The fintech sector has continued to grow in India despite the Covid-19 pandemic challenges. According to a recent report titled 'Pulse of Fintech H2'20' published by KPMG, India is now one of the largest fintech markets worldwide and has managed to attract USD 2.7 billion in fintech investment in 2020, the second-best year after the 2019 peak of USD 3.5 billion. To this extent, funding continued to remain the highest in the digital payments space, with an increased investor focus on late stage companies and profitability.1

Digital payments have now become well entrenched in Indian households across income groups, according to a recent study conducted by the People Research on India's Consumer Economy (PRICE) in partnership with the National Payments Corporation of India ("NPCI").2 In the backdrop of this growth in digital payments adoption, there is now an increased regulatory focus on consumer protection, security controls and tokenisation to safeguard the financial data of consumers. Further, in order to create new touch points for digital payments in India, industry stakeholders are working towards further evolving the acceptance infrastructure for offline solutions to cater to under-served areas and non-smartphone users.

This newsletter highlights the key developments in the Indian fintech space from January 01, 2021 to March 31, 2021.


Clarification on the Guidelines on Regulation of Payment Aggregators and Payment Gateways

Through a notification dated March 31, 2021,3 the Reserve Bank of India ("RBI"), as a one-time measure, has extended the timeline for compliance by non-bank payment aggregators ("PAs") with the 'Guidelines on Regulation of Payment Aggregators and Payment Gateways' dated March 17, 2020 ("PA Guidelines"),4 with respect to instructions issued to PAs and merchants on-boarded by them to not store customer card credentials within their database or server. The timeline for compliance has been extended by 6 (six) months from June 30, 2021 to December 31, 2021, to enable payment system providers and participants to put in place workable solutions, such as tokenisation, within the framework set out under the PA Guidelines and the RBI's guidelines on 'Tokenisation - Card transactions' dated January 08, 2019.5

The RBI has also made public certain other clarifications on the PA Guidelines, which include the following:

  1. The PA Guidelines will come into effect for nonbank PAs from the date of their authorisation with the RBI, subject to the submission of application for authorisation before June 30, 2021.
  2. The PA Guidelines are applicable to e-commerce marketplaces that are undertaking payment aggregation, and to this extent, e-commerce marketplaces availing the services of a PA will be considered as merchants.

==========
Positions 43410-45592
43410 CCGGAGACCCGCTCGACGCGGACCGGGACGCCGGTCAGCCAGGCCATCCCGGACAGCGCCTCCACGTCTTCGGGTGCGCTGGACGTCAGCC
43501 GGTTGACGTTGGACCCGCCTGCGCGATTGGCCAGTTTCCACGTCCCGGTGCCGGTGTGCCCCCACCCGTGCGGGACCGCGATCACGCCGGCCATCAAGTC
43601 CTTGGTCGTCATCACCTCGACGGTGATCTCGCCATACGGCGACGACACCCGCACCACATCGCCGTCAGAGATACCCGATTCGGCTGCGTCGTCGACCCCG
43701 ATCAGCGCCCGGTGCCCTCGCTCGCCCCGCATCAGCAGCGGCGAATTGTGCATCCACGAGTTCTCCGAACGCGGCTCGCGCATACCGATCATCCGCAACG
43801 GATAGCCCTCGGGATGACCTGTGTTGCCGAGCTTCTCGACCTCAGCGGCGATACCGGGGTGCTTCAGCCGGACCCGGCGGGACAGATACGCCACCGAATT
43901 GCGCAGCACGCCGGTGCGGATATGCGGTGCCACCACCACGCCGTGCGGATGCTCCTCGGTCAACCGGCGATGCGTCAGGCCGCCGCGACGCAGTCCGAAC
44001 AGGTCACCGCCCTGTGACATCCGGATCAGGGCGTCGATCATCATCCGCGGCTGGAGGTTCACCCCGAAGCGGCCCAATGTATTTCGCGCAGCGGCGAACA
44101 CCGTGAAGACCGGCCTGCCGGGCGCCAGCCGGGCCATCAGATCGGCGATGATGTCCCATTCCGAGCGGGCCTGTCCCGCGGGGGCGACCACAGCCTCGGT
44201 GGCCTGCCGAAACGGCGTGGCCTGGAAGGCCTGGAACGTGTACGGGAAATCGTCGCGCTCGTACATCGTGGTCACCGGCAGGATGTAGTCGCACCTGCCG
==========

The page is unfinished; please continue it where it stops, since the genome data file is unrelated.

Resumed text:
3. The PA Guidelines are not applicable to 'delivery versus payment' transactions, however, they cover transactions where the payment is made in advance while the goods are delivered in a deferred manner
  4. Authorised PAs or the merchants on-boarded by them cannot store customer card credentials within their database or server, except for the limited purpose of transaction tracking.
  5. The RBI's 'Directions for opening and operation of accounts and settlement of payments for electronic payment transactions involving intermediaries' dated November 24, 2009,6 will be considered repealed for authorised PAs from the date of their authorisation, and considered repealed with effect from June 30, 2021 except for such PAs who have applied for authorisation and a decision on it is pending with the RBI.
  6. Existing entities can continue to maintain nodal accounts till they have been authorised by the RBI.
  7. Pre-funding the escrow-account with own or merchant's funds by PAs has been allowed to tide over temporary mismatches and the taking back of surplus pre-funding is not allowed.

IndusLaw has provided a detailed analysis on the above clarifications on the PA Guidelines in a separate alert dated April 12, 2021.7

Framework for processing of e-mandates for recurring online transactions

The RBI in August 2019 had put in place a framework for registering and processing e-mandates for recurring online transactions (i.e., merchant payments) using cards and pre-paid payment instruments ("PPIs"), that was later extended to the Unified Payment Interface ("02") as well (the "e-Mandate Framework").8 This framework prescribes certain conditions for permitting recurring transactions, including an additional factor of authentication (AFA) during e-mandate registration, modification and revocation, as well as for the first transaction; pre and post-transaction notifications; transaction limits; option for withdrawal of e-mandate; and dispute resolution and grievance redressal.

Through a notification dated March 31, 2021,9 the RBI, as a one-time measure, has extended the timeline for industry stakeholders, from March 31, 2021 to September 30, 2021 ("Extended Timeline"), to comply with and complete the process of migration to the e-Mandate Framework for processing of recurring transactions (domestic or cross-border). This extension has been granted in view of the slow customer onboarding onto the framework, stakeholder requests, and to prevent customer inconvenience. During the Extended Timeline, however, no new mandates for recurring online transactions should be registered by stakeholders unless they are in compliance with the e-Mandate Framework. The RBI has also stipulated that any further delay in ensuring complete adherence to the e-Mandate Framework beyond the Extended Timeline will attract stringent supervisory action.

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